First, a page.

Since most of Franz Kafka’s literature is unfinished, we will never truly be able experience the full mastery of his craft. Plagued by doubt his entire life about his artistry, life and love, in Letters of Milena, Kafka’s soul is completely naked; he bares all to Milena Jesenská.
Milena Jesenská was a twenty-three year old woman stuck in an unhappy marriage. She moved to Vienna with her husband to work as Czech tutor and journalist. In Vienna, she first read Kafka’s short-stories and wrote a letter requesting for permission to translate his work. Eventually, this correspondence ignited a fiery and torturous romance.
As Kafka’s Czech translator, she was the only one able to recognize his genius and electrifying, complex intellect. He divulged every aspect of his love, anxiety, and trauma of his tuberculosis to Milena. Although their love affair mainly took place on paper, Kafka, 36 years old at the time, with a fiancé, Felice, revealed his most intimate self to Milena.
Reading Letters to Milena is a true voyeuristic experience. Kafka is deeply intimate and profound, you feel urgency and a fleeting passion between them. He wrote:
“Sometimes I have the feeling that we’re in one room with two opposite doors and each of us holds the handle of one door, one of us flicks an eyelash and the other is already behind his door, and now the first one has but to utter a word and immediately the second one has closed his door behind him and can no longer be seen. He’s sure to open the door again for it’s a room which perhaps one cannot leave. If only the first one were not precisely like the second, if he were calm, if he would only pretend not to look at the other, if he slowly set the room in order as though it were a room like any other; but instead he does exactly the same as the other at his door, sometimes even both are behind the doors and the beautiful room is empty.”
On May 1920:
”German is my mother tongue and as such more natural to me, but I consider Czech much more affectionate, which is why your letter removes several uncertainties; I see you more clearly, the movements of your body, your hands, so quick, so resolute, it’s almost like a meeting; even so, when I then want to raise my eyes to your face, in the middle of the letter – what a story! – fire breaks out and I see nothing but fire.”
Milena was Kafka’s reason for existence during the years of their affair. She did not allow him to hide from her. She understood him more than any other person and ignited his every desire. Milena shut down his rebuttals and hesitations for a meeting, even though his illness was progressing and deprived him of time. Although Milena knew she could never leave her husband for Kafka, she had the honor of receiving some of the most beautiful love letters depicting a long distance romance in literature. You witness the sensitive, torturous and extremely loving soul that was Kafka. He devoted himself to Milena in the limited measure of writing.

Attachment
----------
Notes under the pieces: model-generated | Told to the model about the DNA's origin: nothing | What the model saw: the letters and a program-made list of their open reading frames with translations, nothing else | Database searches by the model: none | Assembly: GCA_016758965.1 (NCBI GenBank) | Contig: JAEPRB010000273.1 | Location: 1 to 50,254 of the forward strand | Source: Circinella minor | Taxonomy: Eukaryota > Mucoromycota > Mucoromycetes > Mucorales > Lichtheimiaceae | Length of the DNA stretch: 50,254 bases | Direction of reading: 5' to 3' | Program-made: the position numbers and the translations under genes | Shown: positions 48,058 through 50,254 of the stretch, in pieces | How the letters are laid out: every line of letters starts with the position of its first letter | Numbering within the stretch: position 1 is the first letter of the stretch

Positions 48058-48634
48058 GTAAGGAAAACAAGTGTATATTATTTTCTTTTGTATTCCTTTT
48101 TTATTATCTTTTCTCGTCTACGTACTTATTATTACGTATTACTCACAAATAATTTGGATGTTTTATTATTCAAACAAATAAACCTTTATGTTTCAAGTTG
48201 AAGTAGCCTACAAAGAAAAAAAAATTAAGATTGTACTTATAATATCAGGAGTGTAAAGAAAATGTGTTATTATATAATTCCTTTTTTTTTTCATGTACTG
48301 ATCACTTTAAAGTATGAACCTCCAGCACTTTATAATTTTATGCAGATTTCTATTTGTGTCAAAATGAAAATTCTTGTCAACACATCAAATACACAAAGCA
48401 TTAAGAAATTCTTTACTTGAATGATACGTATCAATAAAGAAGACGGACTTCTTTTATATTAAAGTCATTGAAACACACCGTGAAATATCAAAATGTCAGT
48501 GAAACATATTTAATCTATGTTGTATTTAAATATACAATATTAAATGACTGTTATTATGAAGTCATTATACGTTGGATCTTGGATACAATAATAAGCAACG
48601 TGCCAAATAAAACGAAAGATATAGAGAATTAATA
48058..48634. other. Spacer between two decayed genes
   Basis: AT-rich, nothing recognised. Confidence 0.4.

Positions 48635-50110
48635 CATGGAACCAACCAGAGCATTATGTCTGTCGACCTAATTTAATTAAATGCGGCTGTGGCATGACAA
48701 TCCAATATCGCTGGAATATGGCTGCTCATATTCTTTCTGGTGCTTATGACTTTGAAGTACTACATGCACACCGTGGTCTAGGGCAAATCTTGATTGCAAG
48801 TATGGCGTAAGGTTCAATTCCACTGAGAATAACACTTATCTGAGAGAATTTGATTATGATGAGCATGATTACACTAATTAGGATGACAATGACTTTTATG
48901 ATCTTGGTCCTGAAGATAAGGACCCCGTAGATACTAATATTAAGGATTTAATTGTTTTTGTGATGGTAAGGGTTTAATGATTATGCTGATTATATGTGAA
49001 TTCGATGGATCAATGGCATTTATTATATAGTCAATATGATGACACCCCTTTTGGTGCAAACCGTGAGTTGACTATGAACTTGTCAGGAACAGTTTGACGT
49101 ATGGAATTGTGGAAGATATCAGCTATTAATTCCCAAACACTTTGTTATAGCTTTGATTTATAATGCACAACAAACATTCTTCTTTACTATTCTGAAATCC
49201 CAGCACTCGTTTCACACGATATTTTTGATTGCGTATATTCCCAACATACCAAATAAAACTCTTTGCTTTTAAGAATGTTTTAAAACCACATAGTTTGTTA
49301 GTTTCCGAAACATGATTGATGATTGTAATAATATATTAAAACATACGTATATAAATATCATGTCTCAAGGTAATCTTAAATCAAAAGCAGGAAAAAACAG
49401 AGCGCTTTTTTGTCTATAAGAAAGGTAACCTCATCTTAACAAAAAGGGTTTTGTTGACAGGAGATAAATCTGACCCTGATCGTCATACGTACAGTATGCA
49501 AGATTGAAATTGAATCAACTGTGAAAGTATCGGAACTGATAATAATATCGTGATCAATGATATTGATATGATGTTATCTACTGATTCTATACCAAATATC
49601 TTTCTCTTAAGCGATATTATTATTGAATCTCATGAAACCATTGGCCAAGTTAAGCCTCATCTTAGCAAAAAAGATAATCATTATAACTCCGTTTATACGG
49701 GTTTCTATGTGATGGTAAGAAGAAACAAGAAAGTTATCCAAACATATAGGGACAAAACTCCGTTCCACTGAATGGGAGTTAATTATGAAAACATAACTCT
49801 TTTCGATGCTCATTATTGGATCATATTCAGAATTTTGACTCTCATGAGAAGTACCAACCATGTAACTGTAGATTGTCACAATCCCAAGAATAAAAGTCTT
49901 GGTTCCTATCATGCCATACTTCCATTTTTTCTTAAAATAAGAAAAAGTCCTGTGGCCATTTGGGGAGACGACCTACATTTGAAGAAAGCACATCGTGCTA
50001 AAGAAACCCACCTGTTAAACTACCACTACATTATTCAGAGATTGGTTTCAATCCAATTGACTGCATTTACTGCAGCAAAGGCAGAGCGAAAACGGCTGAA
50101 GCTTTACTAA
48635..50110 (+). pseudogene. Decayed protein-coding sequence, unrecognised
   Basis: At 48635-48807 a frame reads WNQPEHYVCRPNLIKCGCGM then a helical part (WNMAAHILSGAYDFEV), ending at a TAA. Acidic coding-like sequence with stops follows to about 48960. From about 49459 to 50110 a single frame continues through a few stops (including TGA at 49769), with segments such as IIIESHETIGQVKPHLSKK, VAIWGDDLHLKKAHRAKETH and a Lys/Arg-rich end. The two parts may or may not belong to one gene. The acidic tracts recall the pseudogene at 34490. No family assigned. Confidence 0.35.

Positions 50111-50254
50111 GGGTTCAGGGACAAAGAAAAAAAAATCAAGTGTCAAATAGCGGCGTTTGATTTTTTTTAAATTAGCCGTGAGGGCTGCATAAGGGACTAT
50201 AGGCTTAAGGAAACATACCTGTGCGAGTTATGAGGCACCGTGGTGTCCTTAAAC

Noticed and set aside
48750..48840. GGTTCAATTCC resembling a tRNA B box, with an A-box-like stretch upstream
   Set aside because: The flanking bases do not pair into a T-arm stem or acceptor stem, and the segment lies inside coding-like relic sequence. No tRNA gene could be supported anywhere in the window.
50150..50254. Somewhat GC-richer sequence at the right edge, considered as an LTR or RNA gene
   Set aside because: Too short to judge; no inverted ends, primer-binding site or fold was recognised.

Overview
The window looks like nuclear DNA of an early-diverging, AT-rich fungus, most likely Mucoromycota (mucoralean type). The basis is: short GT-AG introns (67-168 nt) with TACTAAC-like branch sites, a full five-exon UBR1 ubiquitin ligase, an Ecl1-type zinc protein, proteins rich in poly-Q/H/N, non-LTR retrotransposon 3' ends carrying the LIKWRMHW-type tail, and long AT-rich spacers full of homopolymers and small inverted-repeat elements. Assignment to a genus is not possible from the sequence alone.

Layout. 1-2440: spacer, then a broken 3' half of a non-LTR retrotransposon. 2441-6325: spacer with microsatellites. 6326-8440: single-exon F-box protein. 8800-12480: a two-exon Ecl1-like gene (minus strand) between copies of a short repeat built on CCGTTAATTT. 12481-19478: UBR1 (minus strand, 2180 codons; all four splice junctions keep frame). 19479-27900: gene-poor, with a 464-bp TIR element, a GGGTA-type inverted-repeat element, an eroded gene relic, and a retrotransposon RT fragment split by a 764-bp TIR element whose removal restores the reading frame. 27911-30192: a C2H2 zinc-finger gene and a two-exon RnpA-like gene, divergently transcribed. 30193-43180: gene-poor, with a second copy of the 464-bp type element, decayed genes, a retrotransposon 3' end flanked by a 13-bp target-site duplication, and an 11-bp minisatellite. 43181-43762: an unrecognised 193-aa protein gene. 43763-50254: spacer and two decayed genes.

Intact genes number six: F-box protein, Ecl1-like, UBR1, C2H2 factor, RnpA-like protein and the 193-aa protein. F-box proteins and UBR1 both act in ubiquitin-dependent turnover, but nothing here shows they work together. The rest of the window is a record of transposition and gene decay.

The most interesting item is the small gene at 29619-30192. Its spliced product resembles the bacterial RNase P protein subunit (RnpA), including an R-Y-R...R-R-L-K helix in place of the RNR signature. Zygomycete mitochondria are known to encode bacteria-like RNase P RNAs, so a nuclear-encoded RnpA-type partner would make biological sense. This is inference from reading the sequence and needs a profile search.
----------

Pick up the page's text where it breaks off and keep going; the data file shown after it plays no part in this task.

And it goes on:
There’s a terrible loss and sense of compassion one feels after reading the letters. Kafka was a man who needed much time. His dreams of living with Milena were shattered by his illness. He was responsible for cutting off the affair and entrusted Milena with his intimate letters. None of Milena’s letters survived. If you have a romantic interest or love, this is the perfect book to learn from. Kafka’s writing is painful and beautiful, and most importantly sincere. Milena and Kafka can teach you to love.
Supporters of First Vienna FC display in solidarity with Josef, a German anti-fascist currently being held in prison after being arrested at a protest against the WKR-Ball (a political gathering of the far right).
Many have remarked upon the parallels between Santa’s naughty listand mass surveillance, but the idea that a supernatural being is watching your every move and judging you for it is a lot more pervasive than just the Santa story: it’s the bedrock of Christianity.
After all, “the very hairs of your head are all numbered.”
On my first visit to Vienna, my London-trained peripheral vision kept spotting CCTVs out of the corners of my eyes, which always turned out to be gargoyles. I have ever since thought of gargoyles as medieval CCTVs: a reminder that someone could be watching and judging you right now, a reminder to stay in line.
Oxford Medieval history professor Amanda Power has written a long, fascinating history of the use of the threat of total surveillance and continuous judgment as a means of social control through the medieval era, a time in which the vast majority of people had it very bad, and a small elite enjoyed unimaginable privilege. It’s a fascinating read, and the parallels can’t be denied.